Tuesday, September 10, 2013

#PitMad - September 12, 2013

So. The Twitter party for PitchMadness (#PitMad) is coming on September 12th. Which is two days away! If you haven't considered participating, there's still plenty of time to get a pitch or two ready and jump into the fray.

There are a few things to remember if you want to participate.

1. You must be pitching a COMPLETED and POLISHED manuscript. Not that any of us will be able to tell, but if you get requests and send in something rough and awkward or have to say "Just wait another month and I'll be through with the rough draft/revisions/etc" you're only making yourself look like an amateur.

2. Pitches must be 140 characters or less and need to contain the hashtag #PitMad. It's even better if you can fit a genre/category hashtag in there (#YA #SpecFic #UF #whatever) as it saves the agents/editors time when they're browsing the feed. (Some pitches will obviously be Adult or Young Adult, but some are more ambiguous. If you don't want agents frustrated trying to guess whether your fairytale retelling is meant for adults or kids, use a category hashtag.)

3. It never hurts to have multiple pitches ready to go. This gives you more chances to pitch (Twitter will not allow you to tweet the exact same thing more than once so be prepared to move hashtags and small words around) and gives agents different looks at your work. A good approach is to have a pitch that covers the general plot, and then one or two that bring up the secondary plot or focus more tightly on one of the characters.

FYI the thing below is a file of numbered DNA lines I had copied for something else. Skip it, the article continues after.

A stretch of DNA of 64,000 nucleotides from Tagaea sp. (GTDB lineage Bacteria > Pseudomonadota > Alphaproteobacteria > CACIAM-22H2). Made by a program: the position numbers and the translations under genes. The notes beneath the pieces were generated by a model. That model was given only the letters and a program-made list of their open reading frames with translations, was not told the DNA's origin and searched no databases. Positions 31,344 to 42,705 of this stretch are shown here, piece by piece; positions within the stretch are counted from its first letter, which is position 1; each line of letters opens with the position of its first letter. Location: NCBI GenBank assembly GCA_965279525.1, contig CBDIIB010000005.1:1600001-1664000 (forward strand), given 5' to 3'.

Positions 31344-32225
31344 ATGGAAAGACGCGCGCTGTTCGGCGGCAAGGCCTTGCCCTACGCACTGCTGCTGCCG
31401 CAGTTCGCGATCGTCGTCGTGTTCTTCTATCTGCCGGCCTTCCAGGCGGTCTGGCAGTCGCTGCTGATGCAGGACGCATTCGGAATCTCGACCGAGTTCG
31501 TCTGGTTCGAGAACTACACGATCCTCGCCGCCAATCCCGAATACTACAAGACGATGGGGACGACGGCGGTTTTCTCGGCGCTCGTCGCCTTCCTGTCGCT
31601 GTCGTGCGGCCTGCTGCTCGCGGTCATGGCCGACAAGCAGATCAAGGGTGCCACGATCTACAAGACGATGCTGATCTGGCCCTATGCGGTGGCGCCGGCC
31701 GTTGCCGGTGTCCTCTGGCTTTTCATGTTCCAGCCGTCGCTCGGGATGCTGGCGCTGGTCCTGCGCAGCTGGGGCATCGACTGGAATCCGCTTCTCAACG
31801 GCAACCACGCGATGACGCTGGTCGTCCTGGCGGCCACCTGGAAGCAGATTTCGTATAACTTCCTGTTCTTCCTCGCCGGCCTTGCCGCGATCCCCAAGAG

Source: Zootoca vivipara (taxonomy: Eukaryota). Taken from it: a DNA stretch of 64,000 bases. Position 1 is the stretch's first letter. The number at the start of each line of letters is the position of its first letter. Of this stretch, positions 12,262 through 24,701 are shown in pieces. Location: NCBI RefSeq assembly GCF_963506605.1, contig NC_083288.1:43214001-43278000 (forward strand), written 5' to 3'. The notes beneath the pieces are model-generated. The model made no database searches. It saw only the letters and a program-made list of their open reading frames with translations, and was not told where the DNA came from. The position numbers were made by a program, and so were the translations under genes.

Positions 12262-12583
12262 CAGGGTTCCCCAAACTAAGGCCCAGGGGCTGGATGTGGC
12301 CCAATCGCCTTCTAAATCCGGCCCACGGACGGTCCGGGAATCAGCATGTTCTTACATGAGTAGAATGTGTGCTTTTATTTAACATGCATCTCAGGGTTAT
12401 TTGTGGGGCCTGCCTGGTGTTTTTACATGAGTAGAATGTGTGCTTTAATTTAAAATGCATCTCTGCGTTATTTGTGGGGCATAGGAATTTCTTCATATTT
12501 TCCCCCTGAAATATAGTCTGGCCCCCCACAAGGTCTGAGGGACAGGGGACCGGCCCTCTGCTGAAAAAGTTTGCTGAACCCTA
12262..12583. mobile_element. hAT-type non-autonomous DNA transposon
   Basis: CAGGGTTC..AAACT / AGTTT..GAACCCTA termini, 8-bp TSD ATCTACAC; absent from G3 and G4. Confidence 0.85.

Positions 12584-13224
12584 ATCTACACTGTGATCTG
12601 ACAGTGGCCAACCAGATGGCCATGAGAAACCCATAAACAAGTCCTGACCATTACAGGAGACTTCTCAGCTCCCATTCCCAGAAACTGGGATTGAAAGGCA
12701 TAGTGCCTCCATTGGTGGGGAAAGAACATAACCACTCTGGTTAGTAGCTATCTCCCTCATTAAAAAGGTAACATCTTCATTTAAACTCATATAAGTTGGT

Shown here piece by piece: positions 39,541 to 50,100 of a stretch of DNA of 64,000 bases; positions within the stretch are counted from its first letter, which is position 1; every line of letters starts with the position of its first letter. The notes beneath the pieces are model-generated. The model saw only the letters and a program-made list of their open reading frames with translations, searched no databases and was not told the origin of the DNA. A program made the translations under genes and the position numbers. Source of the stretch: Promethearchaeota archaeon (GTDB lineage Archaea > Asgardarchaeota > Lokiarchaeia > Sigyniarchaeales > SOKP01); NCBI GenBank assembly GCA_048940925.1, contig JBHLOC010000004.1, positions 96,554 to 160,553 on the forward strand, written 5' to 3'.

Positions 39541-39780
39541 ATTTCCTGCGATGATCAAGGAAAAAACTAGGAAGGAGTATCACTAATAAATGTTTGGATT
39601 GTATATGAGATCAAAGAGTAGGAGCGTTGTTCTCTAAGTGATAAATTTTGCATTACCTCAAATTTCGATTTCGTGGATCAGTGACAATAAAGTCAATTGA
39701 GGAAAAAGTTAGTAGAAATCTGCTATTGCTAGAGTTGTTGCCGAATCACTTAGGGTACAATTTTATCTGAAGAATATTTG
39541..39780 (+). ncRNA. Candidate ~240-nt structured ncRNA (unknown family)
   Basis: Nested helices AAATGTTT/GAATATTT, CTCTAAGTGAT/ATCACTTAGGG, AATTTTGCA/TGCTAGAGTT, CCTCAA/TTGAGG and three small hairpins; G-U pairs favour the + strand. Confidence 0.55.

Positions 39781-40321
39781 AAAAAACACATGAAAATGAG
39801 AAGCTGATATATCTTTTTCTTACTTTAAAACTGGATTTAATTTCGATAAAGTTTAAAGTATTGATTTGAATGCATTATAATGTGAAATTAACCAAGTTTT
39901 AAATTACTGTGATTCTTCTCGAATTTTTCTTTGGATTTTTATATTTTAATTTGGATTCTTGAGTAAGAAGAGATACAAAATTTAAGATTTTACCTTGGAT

4. Do your best to write a pitch that reflects your book accurately. I once got a request from an agent who then rejected the expanded query because she didn't like steampunk. Which is fair enough and I should have been more specific in my pitching to make that clear.

5. During #PitMad try and show some restraint. It's easy to keep tweeting every couple of minutes but that only clogs the feed and, well, makes you look a little desperate. My approach is to try and tweet every half hour or so. (I'm pitching two different projects so I can put up a different pitch every quarter hour to 30 minutes depending on whether there are agents actively looking.)

6. Have fun. Pitching can be stressful, there's no better way to start second-guessing yourself than to see other pitches and try and compare them to yours. But the best thing you can do is be prepared and have fun. (Those other authors are probably looking at your pitches with envy too. That's insecurity for you.)

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